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Small-molecule fluorescent Ca(2+) reporters are the most widely used tools in the field of Ca(2+) signaling. The excellent spatial and temporal resolution afforded by fluorescent reporters has driven the understanding of Ca(2+) as a messenger in many different cell types. In many situations, the cellular loading and monitoring of fluorescent Ca(2+) indicators is quite trivial. However, there are numerous pitfalls that require consideration to ensure that optimal data are recorded. Fluorescent Ca(2+) indicators have carboxylic acid groups for binding of Ca(2+). Because these "free-acid" forms of the indicators are hydrophilic they cannot readily cross cell membranes and need to be introduced into cells using techniques such as microinjection, pinocytosis, or diffusion from a patch pipette. However, the most convenient and widely used method for loading indicators into cells is as hydrophobic compounds in which the carboxylic acid groups are esterified (commonly as acetoxymethyl [AM] or acetate esters). The ester versions of the indicators permeate the plasma membrane. The Ca(2+)-sensitive, free-acid form of the indicator is liberated following hydrolysis of the ester groups by intracellular esterases.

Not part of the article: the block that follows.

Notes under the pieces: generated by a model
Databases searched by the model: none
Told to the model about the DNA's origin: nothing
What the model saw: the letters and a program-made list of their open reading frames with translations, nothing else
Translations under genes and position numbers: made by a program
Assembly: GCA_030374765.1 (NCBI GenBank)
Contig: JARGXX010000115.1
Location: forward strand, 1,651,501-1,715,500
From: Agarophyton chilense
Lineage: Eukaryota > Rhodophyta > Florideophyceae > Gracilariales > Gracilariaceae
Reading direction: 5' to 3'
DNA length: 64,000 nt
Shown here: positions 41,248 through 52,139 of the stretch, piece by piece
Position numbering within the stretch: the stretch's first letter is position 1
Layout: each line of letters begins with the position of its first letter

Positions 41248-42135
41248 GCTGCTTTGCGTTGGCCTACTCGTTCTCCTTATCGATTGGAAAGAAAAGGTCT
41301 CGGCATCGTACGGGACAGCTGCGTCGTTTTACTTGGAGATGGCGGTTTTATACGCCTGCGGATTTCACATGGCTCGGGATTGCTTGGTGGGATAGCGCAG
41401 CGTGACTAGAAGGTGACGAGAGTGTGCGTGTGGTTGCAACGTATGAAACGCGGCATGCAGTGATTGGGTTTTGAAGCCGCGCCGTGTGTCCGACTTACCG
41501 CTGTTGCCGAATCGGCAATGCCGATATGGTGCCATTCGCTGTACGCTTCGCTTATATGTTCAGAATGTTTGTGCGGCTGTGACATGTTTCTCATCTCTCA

Martin D Bootman, Katja Rietdorf, Tony Collins, Simon Walker, Michael Sanderson. Loading fluorescent Ca2+ indicators into living cells. Cold Spring Harbor protocols. 2013 Feb;2013(2):122-5

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PMID: 23378650

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